MR. CROWLEY: I’m not aware of a particular timetable.

QUESTION: Well, the President a few weeks ago said he hoped to wrap it up in --

MR. CROWLEY: A matter of weeks.

QUESTION: -- in a matter of weeks.

MR. CROWLEY: That remains our emphasis.

QUESTION: Well, how realistic do you think it’s going to be that a resolution is completed by that summit or even the end of the month?

MR. CROWLEY: Well, we continue our efforts in – through the P-5+1 in New York. We’ll have meetings here next week – bilaterals involving the President and the Secretary and other cabinet officials. Iran, I expect, will be a significant topic of discussion. We continue to do everything we can to produce an appropriate resolution as soon as possible, and we are very mindful of the timetable or the target that the President put in place that we want to get this done as quickly as possible, and he hopes to have it done in a matter of weeks.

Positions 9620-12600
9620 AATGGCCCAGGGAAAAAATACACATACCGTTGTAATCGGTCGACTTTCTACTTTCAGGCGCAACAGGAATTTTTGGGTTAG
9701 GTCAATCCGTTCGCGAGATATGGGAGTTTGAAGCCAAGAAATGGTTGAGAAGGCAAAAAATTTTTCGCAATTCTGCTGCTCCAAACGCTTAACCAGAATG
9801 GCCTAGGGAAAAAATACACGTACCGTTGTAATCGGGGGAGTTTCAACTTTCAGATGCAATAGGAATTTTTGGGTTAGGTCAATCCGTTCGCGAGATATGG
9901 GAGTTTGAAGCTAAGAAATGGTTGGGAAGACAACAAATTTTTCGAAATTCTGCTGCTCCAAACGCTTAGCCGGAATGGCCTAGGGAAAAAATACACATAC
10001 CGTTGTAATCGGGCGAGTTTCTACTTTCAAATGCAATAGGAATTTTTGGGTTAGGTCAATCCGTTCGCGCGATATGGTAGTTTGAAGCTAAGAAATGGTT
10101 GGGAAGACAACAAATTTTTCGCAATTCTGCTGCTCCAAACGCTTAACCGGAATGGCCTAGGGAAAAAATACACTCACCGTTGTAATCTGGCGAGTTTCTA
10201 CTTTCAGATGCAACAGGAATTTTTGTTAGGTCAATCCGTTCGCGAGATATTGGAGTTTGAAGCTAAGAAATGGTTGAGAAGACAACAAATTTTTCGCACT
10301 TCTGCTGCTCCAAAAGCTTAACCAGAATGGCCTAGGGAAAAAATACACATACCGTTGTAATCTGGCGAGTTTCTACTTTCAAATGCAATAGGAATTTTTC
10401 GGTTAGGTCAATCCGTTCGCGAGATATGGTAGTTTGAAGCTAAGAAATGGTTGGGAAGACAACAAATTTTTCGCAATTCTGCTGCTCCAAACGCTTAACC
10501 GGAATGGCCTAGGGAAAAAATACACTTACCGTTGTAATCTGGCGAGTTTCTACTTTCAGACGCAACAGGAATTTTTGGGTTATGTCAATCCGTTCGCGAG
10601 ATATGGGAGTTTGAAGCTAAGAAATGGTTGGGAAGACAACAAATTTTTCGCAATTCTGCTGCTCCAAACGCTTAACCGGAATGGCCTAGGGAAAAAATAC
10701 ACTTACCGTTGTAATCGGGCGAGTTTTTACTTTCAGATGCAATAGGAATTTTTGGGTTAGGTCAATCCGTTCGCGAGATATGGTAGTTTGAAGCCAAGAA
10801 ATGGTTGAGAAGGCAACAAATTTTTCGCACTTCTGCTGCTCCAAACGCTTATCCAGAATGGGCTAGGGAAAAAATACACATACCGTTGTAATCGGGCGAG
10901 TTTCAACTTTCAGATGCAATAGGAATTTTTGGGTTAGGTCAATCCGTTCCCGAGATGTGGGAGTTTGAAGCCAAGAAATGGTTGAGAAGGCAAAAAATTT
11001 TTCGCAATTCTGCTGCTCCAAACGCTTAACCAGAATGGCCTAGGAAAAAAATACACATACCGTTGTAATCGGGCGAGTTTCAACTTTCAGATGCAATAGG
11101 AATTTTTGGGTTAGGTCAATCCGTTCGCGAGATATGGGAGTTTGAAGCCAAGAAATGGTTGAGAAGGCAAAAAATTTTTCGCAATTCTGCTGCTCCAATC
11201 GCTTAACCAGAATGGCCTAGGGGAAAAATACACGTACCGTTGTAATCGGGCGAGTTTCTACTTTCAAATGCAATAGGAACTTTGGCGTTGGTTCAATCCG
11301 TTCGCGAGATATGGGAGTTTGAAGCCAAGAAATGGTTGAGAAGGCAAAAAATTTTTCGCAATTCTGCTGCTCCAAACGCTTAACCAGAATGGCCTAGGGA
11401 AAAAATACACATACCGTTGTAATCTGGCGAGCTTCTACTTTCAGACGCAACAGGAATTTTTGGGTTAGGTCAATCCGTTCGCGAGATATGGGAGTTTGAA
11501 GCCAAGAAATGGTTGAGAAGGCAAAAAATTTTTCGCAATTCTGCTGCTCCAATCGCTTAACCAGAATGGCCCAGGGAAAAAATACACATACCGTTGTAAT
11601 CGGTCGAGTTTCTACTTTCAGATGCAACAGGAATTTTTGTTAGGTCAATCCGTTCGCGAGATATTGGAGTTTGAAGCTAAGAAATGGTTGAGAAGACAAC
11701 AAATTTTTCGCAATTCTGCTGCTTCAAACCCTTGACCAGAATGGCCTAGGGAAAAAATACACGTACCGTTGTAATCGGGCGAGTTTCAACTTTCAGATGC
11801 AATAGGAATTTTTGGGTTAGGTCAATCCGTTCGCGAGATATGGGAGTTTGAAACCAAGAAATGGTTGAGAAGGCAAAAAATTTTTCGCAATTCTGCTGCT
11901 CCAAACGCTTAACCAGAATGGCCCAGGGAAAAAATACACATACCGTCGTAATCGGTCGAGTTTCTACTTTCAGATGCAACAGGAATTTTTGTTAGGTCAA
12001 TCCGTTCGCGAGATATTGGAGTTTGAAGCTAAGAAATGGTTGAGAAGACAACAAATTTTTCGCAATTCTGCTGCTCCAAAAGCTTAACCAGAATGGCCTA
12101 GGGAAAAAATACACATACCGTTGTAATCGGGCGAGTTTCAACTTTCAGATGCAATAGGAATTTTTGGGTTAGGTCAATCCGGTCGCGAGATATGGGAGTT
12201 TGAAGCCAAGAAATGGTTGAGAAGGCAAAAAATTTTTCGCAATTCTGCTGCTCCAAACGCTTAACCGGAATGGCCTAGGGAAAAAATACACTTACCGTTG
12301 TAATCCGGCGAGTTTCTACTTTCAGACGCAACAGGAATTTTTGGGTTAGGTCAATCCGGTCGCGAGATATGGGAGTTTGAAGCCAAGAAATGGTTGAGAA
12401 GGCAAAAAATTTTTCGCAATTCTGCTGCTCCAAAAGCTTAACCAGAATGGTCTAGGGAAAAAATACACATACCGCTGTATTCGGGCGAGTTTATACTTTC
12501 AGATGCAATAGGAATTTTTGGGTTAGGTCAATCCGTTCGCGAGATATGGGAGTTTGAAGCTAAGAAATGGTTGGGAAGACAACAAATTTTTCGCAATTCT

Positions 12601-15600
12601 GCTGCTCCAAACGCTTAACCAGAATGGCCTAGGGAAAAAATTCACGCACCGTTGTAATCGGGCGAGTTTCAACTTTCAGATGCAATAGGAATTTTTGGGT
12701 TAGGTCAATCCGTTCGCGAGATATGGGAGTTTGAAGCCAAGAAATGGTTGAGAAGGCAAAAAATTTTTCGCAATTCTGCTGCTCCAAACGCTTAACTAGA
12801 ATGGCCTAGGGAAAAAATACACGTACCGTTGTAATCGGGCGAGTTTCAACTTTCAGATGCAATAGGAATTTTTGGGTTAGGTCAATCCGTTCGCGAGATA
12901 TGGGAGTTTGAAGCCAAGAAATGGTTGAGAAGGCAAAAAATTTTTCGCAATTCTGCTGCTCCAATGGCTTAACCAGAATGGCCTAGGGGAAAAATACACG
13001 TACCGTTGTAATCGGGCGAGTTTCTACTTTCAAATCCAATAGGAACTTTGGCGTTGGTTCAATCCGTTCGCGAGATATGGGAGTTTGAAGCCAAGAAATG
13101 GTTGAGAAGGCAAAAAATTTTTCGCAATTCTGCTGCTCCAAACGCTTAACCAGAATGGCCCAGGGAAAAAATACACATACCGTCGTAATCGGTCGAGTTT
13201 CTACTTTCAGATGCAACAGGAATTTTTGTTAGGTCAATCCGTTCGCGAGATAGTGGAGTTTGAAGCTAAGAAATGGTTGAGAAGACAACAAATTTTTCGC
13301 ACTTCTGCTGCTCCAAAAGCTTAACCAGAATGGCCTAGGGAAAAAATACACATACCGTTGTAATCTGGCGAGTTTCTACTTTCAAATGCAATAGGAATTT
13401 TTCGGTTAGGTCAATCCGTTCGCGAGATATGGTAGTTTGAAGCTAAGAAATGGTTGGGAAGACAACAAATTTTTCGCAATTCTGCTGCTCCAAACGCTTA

QUESTION: Do you have any update on the discussions with Israel regarding the concessions you asked for?

MR. CROWLEY: We continue to have contacts with Israeli officials and Palestinian officials, but I’ve got no particular meetings or travel to announce at this point.

QUESTION: I have a question on what you had said in your opening comments about the Palestinian officials denying the Jewish right – their heritage and claims to Jerusalem. What particularly about it was so offensive, considering that the Israelis often claim that this is solely an Israeli and Jewish heritage for Jerusalem and they don’t recognize the Palestinian right to Jerusalem?